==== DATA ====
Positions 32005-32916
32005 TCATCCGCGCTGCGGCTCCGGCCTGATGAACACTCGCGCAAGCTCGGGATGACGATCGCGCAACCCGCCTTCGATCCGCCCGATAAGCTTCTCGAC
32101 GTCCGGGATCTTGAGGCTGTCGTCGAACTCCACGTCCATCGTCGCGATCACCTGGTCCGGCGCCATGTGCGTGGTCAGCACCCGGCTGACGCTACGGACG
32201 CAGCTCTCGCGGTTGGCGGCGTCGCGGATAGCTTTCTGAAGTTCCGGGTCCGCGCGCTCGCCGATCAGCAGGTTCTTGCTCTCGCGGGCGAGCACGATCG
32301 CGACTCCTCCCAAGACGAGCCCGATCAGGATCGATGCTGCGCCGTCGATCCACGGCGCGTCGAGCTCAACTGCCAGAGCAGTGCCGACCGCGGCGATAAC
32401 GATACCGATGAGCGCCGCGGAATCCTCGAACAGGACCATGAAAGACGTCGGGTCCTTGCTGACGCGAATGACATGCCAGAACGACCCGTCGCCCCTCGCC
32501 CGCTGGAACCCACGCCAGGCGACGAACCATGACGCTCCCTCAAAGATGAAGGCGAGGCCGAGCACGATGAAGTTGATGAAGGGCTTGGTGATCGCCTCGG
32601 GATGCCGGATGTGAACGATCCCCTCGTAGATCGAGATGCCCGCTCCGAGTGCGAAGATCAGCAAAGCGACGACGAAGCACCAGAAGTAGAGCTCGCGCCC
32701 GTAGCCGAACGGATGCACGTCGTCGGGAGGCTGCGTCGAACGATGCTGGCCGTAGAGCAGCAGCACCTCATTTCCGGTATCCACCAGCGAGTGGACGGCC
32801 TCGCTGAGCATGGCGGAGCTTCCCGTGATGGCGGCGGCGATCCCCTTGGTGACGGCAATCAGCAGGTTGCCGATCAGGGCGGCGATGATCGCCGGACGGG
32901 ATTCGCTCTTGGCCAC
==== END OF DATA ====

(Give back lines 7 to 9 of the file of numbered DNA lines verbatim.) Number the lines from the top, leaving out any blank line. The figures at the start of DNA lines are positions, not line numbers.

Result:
32501 CGCTGGAACCCACGCCAGGCGACGAACCATGACGCTCCCTCAAAGATGAAGGCGAGGCCGAGCACGATGAAGTTGATGAAGGGCTTGGTGATCGCCTCGG
32601 GATGCCGGATGTGAACGATCCCCTCGTAGATCGAGATGCCCGCTCCGAGTGCGAAGATCAGCAAAGCGACGACGAAGCACCAGAAGTAGAGCTCGCGCCC
32701 GTAGCCGAACGGATGCACGTCGTCGGGAGGCTGCGTCGAACGATGCTGGCCGTAGAGCAGCAGCACCTCATTTCCGGTATCCACCAGCGAGTGGACGGCC